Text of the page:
On the way back we crossed paths with Michel and Chris who had also opted to dive that way, but we never caught up with David and Peter who made it all the way to the staghorn coral and found turtles there. Bobbi and I almost made it that far but we ascended at the end of the hour after some entertainment by a family of clown fish rather than keep people waiting. All in all we had two enjoyable dives in compatible company.
Now, the drive logs
It takes us less than 3 hours to get from Al Ain to Dibba, but another half hour to go from there to Badiyah, known for the oldest mosque in the UAE and lit up in National Day splendor the night we arrived. Hassan's place is just off the roundabout just before there (it was a new roundabout, which was how we missed it and continued on to the mosque that night). Hassan's place is on the beach down a packed sand road at the far right of the beach from town. When we went there we found a film crew just wrapping up for the day. They had been to Sharq Island and were finishing the day with a feast catered by Hassan's restaurant. They had left a lot of food and we were invited to tuck in. That, free wifi, and a comfortable bed for the night made us happy campers when we finally got to sleep.
But as I'm writing this we've been 4 hours on the road coming back from there and we haven't even reached Madan yet. It's been maddening. We were leaving Scuba 2000 just after 3:00 after a couple of fine and hassle-free dives, and were heading the way home we know, the one that gets us there in 3.5 hours, a little more distant than the direct way, going 120 to 140 kph most of the way, when we noticed our GPS was telling us the best way home was the opposite way. It had been a long time since we'd been south from KF on the coast, so we decided to try it. Right away we hit small towns, a traffic jam just past KF where a national day parade passed with flag bedecked elders on foot and a platoon of highnesses on horseback, and the tedious stretch along the oil storage zone into Fujaira. There we found we were being routed via the Fujairah way back up to Masafi and into Dhaid, Madan, and Shuwaib, a way we normally do not like to go.
So I thought we should try the new road to Wadi al Helo with its tunnels which I recalled took us near to Al Ain. The only trouble was it was almost to the Oman border south of Fujairah, past Kalba on the coast, and inland from there, so it was almost 4:30 when we reached the start of the road, an hour south of where we'd turned around north of Badiyah. Then we found the speed limits to be unnecessarily low, no more than 60 km, and 40 km in the long uphill stretches (giving out to 80 km entering the tunnels, go figgah??). We followed our GPS up winding roads between mountains as the sun set, 60 km speed limits the norm, and lots of speed bumps in the tiny hamlets. It was dark when we emerged from there onto a 120 kph stretch that went through a chain of built up towns – why ridiculously slow speeds on the 4 lane mountain roads, and equally ridiculous fast speeds where no telling who might be crossing the road or pulling out into it and where? We whizzed along until well after 6 pm we came unexpectedly on a border checkpoint.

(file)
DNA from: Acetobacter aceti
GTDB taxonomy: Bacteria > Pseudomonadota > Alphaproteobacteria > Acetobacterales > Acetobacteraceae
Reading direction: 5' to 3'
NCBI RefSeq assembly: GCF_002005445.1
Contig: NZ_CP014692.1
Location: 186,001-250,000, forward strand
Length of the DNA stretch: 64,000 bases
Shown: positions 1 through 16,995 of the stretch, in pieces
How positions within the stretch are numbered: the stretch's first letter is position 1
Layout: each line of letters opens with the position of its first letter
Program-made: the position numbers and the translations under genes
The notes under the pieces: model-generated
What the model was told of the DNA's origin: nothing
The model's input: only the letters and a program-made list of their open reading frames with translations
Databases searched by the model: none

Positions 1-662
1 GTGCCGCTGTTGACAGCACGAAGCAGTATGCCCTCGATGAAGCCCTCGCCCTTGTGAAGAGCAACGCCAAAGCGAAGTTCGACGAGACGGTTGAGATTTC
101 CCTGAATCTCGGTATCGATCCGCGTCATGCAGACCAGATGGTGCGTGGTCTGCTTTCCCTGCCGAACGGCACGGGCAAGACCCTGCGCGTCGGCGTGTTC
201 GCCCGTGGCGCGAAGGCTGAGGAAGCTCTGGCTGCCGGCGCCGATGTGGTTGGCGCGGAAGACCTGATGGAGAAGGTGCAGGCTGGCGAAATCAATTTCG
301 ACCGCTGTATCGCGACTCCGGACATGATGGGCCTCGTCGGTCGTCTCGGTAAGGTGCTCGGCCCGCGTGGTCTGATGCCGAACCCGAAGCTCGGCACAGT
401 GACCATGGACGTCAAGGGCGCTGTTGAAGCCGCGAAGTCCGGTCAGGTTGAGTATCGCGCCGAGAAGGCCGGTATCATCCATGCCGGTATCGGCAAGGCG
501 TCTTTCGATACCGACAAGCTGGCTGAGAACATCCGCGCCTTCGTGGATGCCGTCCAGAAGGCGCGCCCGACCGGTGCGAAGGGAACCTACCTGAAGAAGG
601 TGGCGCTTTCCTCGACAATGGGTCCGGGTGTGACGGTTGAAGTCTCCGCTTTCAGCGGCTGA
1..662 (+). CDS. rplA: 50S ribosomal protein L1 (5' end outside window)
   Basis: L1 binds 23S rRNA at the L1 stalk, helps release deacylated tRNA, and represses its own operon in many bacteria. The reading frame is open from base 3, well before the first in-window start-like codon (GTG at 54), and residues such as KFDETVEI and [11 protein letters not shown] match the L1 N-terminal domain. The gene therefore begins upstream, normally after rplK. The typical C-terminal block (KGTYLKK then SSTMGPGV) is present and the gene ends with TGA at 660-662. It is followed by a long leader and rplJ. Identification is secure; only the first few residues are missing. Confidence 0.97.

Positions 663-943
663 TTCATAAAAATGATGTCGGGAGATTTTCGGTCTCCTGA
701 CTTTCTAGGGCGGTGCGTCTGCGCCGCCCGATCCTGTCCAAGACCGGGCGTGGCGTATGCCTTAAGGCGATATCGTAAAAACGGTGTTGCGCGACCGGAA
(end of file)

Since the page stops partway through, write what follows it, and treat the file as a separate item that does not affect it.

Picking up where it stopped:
We would need at least an exit visa here. This was the small stretch of road crossing Oman territory from Hatta to Madan. Before, we used to drive it unhindered, but now there were checkpoints with tailbacks we were stuck in until just short of the border where we found a u-turn and managed to extract ourselves and head back the opposite direction. We drove all the way down to Hatta looking for a way home and asked at the guard at the gate at the Hatta Fort Hotel for advice. He said 6 km back there was a road for Sharjah-Kalba, we should take that.
This road was so new it didn't show on our GPS, and though it was new, 4 lanes, and empty, its speed limit was huh?? 60 km !!? We could see from our GPS that it was taking us north around where the Oman border bulged into UAE. I guess it was built to give people an alternative to having to drive the much shorter way through the two border posts.
We crawled, compared to going the 120 we were accustomed to, around the bulge and picked up other roads taking us to the Dhaid-Madan road. Once we reached that we at least knew where we were, and by 7:30, four hours after turning around at Aqa'a just north from Bidaya, we were in Madan and heading home the familiar way, at speeds of 60, 80, and finally 100 km per hour.
I finished writing this as we were pulling into our neighborhood in Al Ain at around 8:30, 5 long hours on the road driving home. :-(